13th Apr 2024

Chinese train firm subject to first EU probe for foreign subsidies

  • Details shared by the commission show that the deal with the Chinese manufacturer concerns a public tender to the Bulgarian transport ministry for 20 electric trains and a 15-year maintenance deal worth €610m (Photo: EC - Audiovisual Service)
Listen to article

The EU Commission has launched its first in-depth investigation into foreign subsidies deemed potentially market distortive.

The company under investigation is a Chinese train manufacturer called CRRC Qingdao Sifang Locomotive, a subsidiary of CRRC Corporation, a Chinese state-owned company.

Read and decide

Join EUobserver today

Get the EU news that really matters

Instant access to all articles — and 20 years of archives. 14-day free trial.

... or subscribe as a group

The investigation was announced on Friday afternoon (16 February) after a preliminary review justified an official probe under the so-called EU foreign subsidies rules.

"This shows the commission's determination to preserve the internal market," said a commission announcement shared with the press on Friday.

Under the so-called Foreign Subsidies Regulation, companies are obliged to notify their public procurement tenders in the EU when the estimated value of the contract exceeds €250m and when the company was granted at least €4m in foreign aid within three years before the notification.

Details shared by the commission show that the deal with the Chinese manufacturer concerns a public tender to the Bulgarian transport ministry for 20 electric trains and a 15-year maintenance deal worth €610m.

The investigators aim to determine whether financial aid given to the company allowed Qingdao Sifang an unfair advantage over other companies. If foul play is discovered, the commission could block the deal or allow it to proceed if the "distortion is remedied."

The agreement could also be blocked.

EU officials wanting to protect Europe's open economy have been reluctant to tighten economic controls.

But against the backdrop of increasing geopolitical concerns, the EU commission has become convinced more controls are needed.

Last month, the commission also tabled a proposal to strengthen the EU's economic security. The plan consists of a wide range of measures, including stricter checks on foreign direct investments and more rigorous controls on exports, to prevent "undesirable leakage" of technologies and know-how to other countries, which, although not said explicitly, is understood to be targeted primarily at China.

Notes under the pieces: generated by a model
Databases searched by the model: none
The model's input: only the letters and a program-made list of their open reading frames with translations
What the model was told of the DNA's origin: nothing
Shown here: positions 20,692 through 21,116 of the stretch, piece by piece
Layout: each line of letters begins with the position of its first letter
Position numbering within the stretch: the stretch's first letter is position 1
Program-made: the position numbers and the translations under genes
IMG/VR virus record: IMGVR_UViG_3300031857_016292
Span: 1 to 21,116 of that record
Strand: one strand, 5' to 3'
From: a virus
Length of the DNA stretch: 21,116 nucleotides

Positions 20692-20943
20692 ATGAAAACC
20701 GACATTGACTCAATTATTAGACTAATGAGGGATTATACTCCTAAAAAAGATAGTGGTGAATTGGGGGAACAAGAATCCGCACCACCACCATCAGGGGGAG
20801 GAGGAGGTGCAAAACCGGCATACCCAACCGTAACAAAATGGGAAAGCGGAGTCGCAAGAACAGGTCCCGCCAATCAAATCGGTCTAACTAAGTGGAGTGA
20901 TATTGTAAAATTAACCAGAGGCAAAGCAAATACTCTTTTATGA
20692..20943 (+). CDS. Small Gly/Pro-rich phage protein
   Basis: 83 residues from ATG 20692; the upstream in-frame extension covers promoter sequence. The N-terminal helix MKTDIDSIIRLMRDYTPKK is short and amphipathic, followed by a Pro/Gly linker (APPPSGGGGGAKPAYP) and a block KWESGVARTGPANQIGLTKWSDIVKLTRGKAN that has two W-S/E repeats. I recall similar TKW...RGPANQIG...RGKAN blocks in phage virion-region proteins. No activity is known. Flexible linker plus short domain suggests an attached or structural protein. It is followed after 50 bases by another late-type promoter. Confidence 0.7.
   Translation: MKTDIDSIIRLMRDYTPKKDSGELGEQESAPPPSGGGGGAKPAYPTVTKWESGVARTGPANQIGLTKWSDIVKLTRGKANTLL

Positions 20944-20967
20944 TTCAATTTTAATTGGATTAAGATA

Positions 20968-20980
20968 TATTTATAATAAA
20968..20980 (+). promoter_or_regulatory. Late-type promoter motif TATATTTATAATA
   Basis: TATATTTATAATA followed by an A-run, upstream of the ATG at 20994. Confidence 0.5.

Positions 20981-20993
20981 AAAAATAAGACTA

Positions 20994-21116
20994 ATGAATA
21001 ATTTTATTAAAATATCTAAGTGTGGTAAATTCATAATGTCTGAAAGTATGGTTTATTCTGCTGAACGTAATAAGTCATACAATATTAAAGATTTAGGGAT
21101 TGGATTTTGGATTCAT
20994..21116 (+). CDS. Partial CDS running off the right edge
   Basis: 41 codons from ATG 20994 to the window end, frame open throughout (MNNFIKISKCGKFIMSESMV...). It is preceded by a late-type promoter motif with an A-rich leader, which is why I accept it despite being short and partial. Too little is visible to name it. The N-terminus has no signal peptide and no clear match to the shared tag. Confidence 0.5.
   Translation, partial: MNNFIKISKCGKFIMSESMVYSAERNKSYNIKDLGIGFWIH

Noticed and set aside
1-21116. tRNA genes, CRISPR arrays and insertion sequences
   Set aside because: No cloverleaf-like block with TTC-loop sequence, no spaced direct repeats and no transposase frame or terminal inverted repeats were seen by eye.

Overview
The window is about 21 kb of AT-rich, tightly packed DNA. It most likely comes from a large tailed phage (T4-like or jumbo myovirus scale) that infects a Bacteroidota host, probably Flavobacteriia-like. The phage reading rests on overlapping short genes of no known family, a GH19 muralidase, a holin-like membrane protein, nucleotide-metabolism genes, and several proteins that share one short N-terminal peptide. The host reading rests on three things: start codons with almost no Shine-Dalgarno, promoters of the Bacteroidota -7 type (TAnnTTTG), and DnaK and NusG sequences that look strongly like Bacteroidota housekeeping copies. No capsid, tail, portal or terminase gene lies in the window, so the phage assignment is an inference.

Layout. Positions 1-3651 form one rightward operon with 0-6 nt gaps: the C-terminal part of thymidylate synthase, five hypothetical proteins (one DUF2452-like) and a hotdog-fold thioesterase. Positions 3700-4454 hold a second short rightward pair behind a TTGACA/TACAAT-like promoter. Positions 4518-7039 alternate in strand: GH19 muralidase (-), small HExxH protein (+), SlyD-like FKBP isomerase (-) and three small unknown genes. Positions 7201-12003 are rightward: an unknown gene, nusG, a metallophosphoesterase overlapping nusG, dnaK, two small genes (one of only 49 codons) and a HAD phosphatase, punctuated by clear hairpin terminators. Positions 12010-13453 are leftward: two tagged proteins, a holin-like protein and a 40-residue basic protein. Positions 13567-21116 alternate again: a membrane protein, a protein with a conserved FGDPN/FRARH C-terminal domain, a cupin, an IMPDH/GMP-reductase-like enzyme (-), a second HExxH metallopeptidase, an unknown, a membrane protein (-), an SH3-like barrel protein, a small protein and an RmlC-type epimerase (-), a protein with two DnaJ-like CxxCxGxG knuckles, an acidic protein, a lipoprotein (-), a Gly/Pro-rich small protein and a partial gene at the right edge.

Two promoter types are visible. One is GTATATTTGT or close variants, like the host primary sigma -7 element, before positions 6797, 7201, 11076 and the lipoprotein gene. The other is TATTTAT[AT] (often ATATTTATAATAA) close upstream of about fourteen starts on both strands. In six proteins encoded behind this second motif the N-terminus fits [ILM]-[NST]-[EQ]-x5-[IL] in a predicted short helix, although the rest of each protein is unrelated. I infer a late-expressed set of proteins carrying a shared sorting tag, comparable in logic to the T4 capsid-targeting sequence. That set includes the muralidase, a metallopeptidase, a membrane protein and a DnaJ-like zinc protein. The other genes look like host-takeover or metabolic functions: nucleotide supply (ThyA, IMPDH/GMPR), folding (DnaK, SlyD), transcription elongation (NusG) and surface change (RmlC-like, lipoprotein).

"The simple observation is that there is fierce competition worldwide for the technologies that we need the most," competition commissioner Margrethe Vestager told the press in January. "Europe cannot be the playground for bigger players. We need to be able to play ourselves."


A look to the past and the future of China-EU relations

2023 marks the 20th anniversary of China and the EU's comprehensive strategic partnership, established in 2003. This occasion provides an opportunity to review the past and look into the future, and discuss how to further develop a sound China-EU relationship.

EU reveals 10 'critical tech' in bid to de-risk from China

The EU Commission published a list of 10 technologies with the potential to: undermine peace and security, violate human rights, or harm the EU's interests. The next step is to assess the risks, and then focus on mitigation measures.


Why a Chinese car battery plant in Hungary is not a good idea

Like many other Chinese-owned companies, electric car company Build Your Dreams is subject to the PRC's National Intelligence Law, which mandates that companies provide information to Chinese intelligence agencies, writes Megan Khoo of London-based NGO Hong Kong Watch.

UK-EU deal on Gibraltar only 'weeks away'

EU and UK negotiators said that a new post-Brexit settlement for Gibraltar was just weeks away from completion following four-way talks in Brussels on Friday (12 April).


Calling time on Amazon's monopolism and exploitation

As Amazon's founder Jeff Bezos just reclaimed the title of the richest person on Earth, its workers cannot even take a bathroom break under the pressure of meeting inhumane performance targets.


The Bolsonaro-Orbán far-right nexus

Defeated far-right Brazilian president Jair Bolsonaro has given various reasons for sheltering at the Hungarian embassy in Brasilia — none of them make sense.

Latest News

  1. UK-EU deal on Gibraltar only 'weeks away'
  2. Belgium declares war on MEPs who took Russian 'cash'
  3. Brussels Dispatches: Foreign interference in the spotlight
  4. Calling time on Amazon's monopolism and exploitation
  5. Resist backlash on deforestation law, green groups tell EU
  6. China's high-quality development brings opportunities to the world
  7. Ukraine tops aid list again, but EU spending slumps
  8. Who did Russia pay? MEPs urge spies to give names

Stakeholders' Highlights

  1. Nordic Council of MinistersJoin the Nordic Food Systems Takeover at COP28
  2. Nordic Council of MinistersHow women and men are affected differently by climate policy
  3. Nordic Council of MinistersArtist Jessie Kleemann at Nordic pavilion during UN climate summit COP28
  4. Nordic Council of MinistersCOP28: Gathering Nordic and global experts to put food and health on the agenda
  5. Friedrich Naumann FoundationPoems of Liberty – Call for Submission “Human Rights in Inhume War”: 250€ honorary fee for selected poems
  6. World BankWorld Bank report: How to create a future where the rewards of technology benefit all levels of society?

Join EUobserver

EU news that matters

Join us